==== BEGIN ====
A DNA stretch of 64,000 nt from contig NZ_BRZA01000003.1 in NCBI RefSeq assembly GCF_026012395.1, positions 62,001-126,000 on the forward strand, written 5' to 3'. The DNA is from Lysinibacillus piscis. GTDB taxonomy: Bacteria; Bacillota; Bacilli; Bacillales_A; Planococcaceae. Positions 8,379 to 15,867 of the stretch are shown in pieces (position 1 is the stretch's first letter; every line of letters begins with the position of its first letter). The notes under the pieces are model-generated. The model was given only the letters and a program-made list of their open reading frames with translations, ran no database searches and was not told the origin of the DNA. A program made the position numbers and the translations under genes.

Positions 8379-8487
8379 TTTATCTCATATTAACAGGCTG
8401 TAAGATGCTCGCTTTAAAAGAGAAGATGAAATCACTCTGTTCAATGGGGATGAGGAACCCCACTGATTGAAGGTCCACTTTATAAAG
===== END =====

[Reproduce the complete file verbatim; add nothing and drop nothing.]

A DNA stretch of 64,000 nt from contig NZ_BRZA01000003.1 in NCBI RefSeq assembly GCF_026012395.1, positions 62,001-126,000 on the forward strand, written 5' to 3'. The DNA is from Lysinibacillus piscis. GTDB taxonomy: Bacteria; Bacillota; Bacilli; Bacillales_A; Planococcaceae. Positions 8,379 to 15,867 of the stretch are shown in pieces (position 1 is the stretch's first letter; every line of letters begins with the position of its first letter). The notes under the pieces are model-generated. The model was given only the letters and a program-made list of their open reading frames with translations, ran no database searches and was not told the origin of the DNA. A program made the position numbers and the translations under genes.

Positions 8379-8487
8379 TTTATCTCATATTAACAGGCTG
8401 TAAGATGCTCGCTTTAAAAGAGAAGATGAAATCACTCTGTTCAATGGGGATGAGGAACCCCACTGATTGAAGGTCCACTTTATAAAG